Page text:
Chopping Your Own Wood

When’s the last time you built a fire with wood you chopped yourself? It’s far more satisfying than likes on a Facebook post. Here’s why you might want to give it a try before the winter ends.

My picture with a touch of art from Prisma.

My picture with a touch of art from Prisma.

I had the axe, the wedge, and the sledgehammer. I slammed the axe down into the thick round log. It stuck, hard. No way it was coming out. So I started in with the sledge. A few good blows and the crack spread. My hopes rose, I slammed harder. 

Then the sledge’s handle snapped. 

It was old anyway. But now I had an axe deep in the wood, like an idea deep in a book, and I needed to get it out. I put the tools away and pulled off my gloves. No more time to deal with it this day.

Like any problem that’s hard to solve, I relegated it to the subconscious. A few days later I bought a new sledgehammer and let those inner workings out. This sledge held as it drove the axe through the first log. I whacked with the axe again, then the sledge.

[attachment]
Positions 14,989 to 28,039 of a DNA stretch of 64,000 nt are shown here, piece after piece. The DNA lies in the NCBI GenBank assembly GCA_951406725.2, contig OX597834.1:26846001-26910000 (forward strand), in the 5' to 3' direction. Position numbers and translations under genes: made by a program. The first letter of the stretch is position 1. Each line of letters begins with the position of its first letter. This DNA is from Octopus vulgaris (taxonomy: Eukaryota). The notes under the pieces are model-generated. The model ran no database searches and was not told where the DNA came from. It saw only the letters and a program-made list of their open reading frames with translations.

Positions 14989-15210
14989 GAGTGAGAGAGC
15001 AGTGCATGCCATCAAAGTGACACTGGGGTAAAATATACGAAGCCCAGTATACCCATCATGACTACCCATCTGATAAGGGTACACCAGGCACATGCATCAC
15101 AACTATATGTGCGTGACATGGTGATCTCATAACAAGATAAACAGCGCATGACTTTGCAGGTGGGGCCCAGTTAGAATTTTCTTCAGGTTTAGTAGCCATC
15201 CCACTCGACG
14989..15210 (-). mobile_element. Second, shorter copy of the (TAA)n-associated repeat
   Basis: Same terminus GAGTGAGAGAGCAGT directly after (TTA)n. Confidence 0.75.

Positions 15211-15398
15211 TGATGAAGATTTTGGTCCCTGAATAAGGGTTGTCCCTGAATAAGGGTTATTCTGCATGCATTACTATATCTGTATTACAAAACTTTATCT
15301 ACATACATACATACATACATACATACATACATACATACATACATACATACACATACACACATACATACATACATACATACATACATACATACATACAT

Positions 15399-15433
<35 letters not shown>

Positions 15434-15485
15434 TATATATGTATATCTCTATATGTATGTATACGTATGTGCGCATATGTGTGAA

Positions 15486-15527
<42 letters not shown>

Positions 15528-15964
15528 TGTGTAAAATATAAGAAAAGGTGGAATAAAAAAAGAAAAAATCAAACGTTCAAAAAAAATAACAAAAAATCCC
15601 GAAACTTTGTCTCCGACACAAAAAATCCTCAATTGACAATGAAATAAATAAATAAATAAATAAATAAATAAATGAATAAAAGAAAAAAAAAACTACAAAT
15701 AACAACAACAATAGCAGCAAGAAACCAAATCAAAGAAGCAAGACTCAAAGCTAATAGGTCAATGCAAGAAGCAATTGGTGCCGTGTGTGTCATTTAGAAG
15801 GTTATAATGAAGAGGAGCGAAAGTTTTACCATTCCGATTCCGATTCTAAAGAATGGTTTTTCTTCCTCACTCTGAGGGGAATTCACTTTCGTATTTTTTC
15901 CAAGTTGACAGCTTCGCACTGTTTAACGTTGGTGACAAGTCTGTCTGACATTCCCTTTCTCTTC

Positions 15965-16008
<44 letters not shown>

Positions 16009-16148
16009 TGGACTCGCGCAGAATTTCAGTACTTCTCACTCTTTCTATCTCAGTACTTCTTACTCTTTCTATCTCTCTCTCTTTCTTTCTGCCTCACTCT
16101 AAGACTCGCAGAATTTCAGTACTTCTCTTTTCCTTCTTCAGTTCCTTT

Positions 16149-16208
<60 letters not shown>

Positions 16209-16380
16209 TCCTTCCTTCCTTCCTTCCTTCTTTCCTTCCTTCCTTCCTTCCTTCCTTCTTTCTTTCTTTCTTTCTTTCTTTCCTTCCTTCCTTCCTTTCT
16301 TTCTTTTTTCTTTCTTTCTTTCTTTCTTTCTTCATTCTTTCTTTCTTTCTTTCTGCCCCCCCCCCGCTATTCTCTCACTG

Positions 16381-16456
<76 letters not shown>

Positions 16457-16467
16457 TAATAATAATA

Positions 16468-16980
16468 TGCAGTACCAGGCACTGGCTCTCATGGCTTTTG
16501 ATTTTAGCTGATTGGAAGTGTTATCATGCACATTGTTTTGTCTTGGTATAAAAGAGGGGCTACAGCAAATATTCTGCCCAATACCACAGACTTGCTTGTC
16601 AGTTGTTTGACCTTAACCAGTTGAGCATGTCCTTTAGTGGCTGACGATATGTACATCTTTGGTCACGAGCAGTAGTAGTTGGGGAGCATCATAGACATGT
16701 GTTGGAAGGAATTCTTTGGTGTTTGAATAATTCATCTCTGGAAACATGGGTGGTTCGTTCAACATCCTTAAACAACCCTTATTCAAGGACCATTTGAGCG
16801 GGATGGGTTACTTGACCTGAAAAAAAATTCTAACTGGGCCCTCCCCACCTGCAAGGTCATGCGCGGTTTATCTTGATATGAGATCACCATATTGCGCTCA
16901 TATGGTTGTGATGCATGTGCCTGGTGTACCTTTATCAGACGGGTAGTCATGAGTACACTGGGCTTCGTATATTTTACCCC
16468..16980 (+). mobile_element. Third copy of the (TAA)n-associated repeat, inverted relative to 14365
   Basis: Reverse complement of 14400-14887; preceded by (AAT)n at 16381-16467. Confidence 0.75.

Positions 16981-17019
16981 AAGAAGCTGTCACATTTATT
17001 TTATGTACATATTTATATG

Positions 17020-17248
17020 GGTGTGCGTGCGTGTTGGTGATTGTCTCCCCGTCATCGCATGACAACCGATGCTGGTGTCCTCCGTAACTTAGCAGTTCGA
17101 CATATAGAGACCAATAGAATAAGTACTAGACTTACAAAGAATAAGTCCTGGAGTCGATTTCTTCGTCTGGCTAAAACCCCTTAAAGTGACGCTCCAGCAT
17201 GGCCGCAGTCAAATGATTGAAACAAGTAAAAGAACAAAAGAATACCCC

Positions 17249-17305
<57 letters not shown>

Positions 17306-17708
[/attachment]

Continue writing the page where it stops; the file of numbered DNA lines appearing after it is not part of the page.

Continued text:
Another piece split, now the round log was in quarters. My confidence rising, I put one of those quarters on the chopping block. I swung the axe hard again, and in one clean split the quarter became an eighth. No sledge needed. The sound was a swift crack. I was getting better at this.

After a half hour, I had a good stack and tired arms. My work was done for the day. I felt fantastic and ready to conquer the next challenge. Maybe I also felt great because chopping wood increases testosterone in males (it's a research study, not a pill ad...).

So if you know someone feeling down this winter, give them an idea: tried chopping any wood lately? Or doing any hard work with your hands? When you're stuck, sometimes you just need physical effort and tangible progress to show you the way forward.